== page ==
The world has gone mad, I hear you say, as this has a knock-on effect on the over fifties and beyond as they are deprived of legitimate roles. Even for the octogenarian national treasures it is no longer a shoo-in – jumping a generation Tilda Swinton (52) bagged Angela Lansbury’s role in “Grand Budapest Hotel” – oh no, is nothing sacred ? The mothers and thankless bit parts and the wacky eccentrics fill the over-40’s landscape and more often than not ending up in straight-to-DVD gay themed movies, like Jacqueline Bisset in ”Latter Days” as a savvy mother figure or Jill St John in “The Trip” as the mother of a closet case. Even to a certain extent the great and marvellous Julianne Moore seems to playing more lesbian mothers, long-suffering wives in gay-lite movies such as “The Kids Are All Right” (with Annette Bening, a similar over-40 star) and “A Single Man”
How are women with talent and guts and integrity fighting back at this iniquitous state of affairs? While some feel they have no other option than to succumb to a little help from the plastic surgeon, there are many who, by sheer dint of their personality and their kudos, survive and headline major movies. Meryl Streep and Helen Mirren immediately come to mind; indeed some wags have even said they should give up some of their endless prime roles to let the others have a chance, like Holly Hunter, Susan Sarandon (when did you last see the mighty Sarandon head-lining a movie ?) and what about Annette Bening, for that matter? Others have returned to theatre or guest in major TV series, Shirley Maclaine being conceded a teensy-weensy share of the limelight in “Downton Abbey” where Maggie Smith reigns so imperiously. Others have taken the same attitude that black actors and budding directors took, namely, set up your own production companies, commission strong scripts for leading black men and women, and believe that the strength of the final product will gain recognition and then finally the Hollywood mainstream will have to take notice and start investing some of their vast resources. Anjelica Huston is a case in point – great pedigree in front of the camera turning her success into success behind the camera as producer and director. Sarah Jessica Parker, who Hollywood deems to be ‘past it’ is getting backing for her projects, while Trudie Styler has even co-founded MAVEN, a production company dedicated to promoting female talent. In addition there is now a great pool of fantastic women writers, who are writing juicy lead roles for more mature women actors; Tina Fey (“Saturday Night Live”, “30 Rock”, “Mean Girls”), Kristen Wiig (“Bridesmaids”), Lena Dunham (“Girls”, “Tiny Furniture”) are just a few of the talented ladies winning awards for their impressive work.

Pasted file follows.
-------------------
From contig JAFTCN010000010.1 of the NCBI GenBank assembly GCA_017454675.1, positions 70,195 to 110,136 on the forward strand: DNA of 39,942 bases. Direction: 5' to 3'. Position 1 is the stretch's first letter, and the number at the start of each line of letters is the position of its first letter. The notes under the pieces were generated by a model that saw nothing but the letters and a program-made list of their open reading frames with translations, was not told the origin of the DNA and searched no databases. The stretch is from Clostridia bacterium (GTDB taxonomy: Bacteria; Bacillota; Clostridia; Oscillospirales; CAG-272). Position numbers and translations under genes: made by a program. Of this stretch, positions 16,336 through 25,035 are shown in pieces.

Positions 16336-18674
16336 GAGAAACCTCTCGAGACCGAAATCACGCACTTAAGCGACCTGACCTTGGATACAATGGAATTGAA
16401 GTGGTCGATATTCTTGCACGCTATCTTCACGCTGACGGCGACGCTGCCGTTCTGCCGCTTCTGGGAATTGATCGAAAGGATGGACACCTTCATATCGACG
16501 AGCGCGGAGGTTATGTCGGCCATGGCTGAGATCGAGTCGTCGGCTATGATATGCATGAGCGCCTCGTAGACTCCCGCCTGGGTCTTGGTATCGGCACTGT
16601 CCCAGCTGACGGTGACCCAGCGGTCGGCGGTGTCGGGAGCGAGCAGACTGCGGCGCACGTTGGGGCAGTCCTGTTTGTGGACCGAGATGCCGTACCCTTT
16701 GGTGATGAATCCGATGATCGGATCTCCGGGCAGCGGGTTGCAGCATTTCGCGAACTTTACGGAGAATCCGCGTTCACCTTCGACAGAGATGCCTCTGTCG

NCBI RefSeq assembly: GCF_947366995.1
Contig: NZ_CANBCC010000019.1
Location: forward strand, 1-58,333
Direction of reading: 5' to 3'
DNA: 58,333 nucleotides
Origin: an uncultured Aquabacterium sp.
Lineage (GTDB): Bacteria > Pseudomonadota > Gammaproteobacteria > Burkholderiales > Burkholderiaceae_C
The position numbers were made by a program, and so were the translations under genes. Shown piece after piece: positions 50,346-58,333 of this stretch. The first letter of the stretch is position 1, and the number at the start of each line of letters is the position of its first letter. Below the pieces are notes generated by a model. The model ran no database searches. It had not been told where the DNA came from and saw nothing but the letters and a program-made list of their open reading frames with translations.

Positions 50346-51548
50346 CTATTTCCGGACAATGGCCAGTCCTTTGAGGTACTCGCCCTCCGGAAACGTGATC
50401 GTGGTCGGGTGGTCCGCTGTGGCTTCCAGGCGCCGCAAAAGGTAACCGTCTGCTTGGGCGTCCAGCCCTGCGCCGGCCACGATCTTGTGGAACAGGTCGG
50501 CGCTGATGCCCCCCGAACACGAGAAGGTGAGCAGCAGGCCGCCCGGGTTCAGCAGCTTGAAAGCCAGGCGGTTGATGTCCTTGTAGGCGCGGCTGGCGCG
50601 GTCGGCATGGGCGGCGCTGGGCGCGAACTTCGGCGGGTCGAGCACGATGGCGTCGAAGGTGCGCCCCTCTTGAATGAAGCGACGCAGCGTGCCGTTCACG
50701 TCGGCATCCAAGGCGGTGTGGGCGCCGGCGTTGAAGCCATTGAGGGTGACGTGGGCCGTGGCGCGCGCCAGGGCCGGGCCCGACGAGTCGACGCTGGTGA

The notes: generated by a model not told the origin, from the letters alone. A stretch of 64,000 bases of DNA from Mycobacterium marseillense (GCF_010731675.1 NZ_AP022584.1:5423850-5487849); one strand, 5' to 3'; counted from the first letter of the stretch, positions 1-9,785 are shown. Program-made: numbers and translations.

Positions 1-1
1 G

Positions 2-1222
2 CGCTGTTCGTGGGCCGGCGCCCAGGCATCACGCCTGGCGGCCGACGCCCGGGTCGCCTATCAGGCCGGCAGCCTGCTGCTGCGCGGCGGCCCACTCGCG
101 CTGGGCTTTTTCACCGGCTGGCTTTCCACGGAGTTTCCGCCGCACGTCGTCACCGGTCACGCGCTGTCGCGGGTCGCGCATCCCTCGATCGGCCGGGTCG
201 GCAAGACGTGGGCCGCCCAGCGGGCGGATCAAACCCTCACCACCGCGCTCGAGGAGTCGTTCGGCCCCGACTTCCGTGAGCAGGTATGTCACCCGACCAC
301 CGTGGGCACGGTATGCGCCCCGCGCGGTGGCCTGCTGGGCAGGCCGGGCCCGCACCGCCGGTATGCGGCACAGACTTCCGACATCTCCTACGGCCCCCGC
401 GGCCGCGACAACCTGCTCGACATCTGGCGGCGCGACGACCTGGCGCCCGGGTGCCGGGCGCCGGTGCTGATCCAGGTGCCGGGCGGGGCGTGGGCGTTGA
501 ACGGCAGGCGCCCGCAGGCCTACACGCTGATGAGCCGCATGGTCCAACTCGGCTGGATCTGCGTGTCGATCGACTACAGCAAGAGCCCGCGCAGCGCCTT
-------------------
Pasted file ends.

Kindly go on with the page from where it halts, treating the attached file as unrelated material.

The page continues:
Fans of “Glee” will not be surprised to learn that Jane Lynch, who plays the vicious Sue Sylvester in the series, has long been sticking her neck out and suggesting, via her agent, gender-switching casting –“Can you see a woman in that part?”. And so we have her in “The Fugitive” with Harrison Ford, a role originally written for a man as well as in “The 40 Year Old Virgin” assailing Steve Carell, in a part switched round for her. In addition stars have been made, Anna Gunn at 40 rocketed to fame as Skyler White in “Breaking Bad”, Melissa Leo at 50 won an Oscar in “The Fighter” and Octavia Spencer had a breakthrough at 41 in “The Help”.
And so , slowly but surely, things are changing; Hollywood is creakingly realising that women over 40 and beyond are, surprise, surprise, sexy and attractive and – wait for it – interesting and engaging! Blow me down with a feather! I am not pretending it is all a bed of roses and there is much more work to be done, MUCH more, but we have the amazing sight of The Hollywood Reporter recently running as its cover story the latest finding that nine out of the ten top female earners are women over the age of 37, with Sandra Bullock, at 48, topping the list, with Meryl Streep and Angelina Jolie included. Women are claiming who they are and refusing to be defined by the limited criteria of the crass Tinseltown machine. It will take more time for the playing field to be more even still but gloriously fulfilled mature and talented women are no longer on the touchlines – they are standing up and being counted and invading the pitch!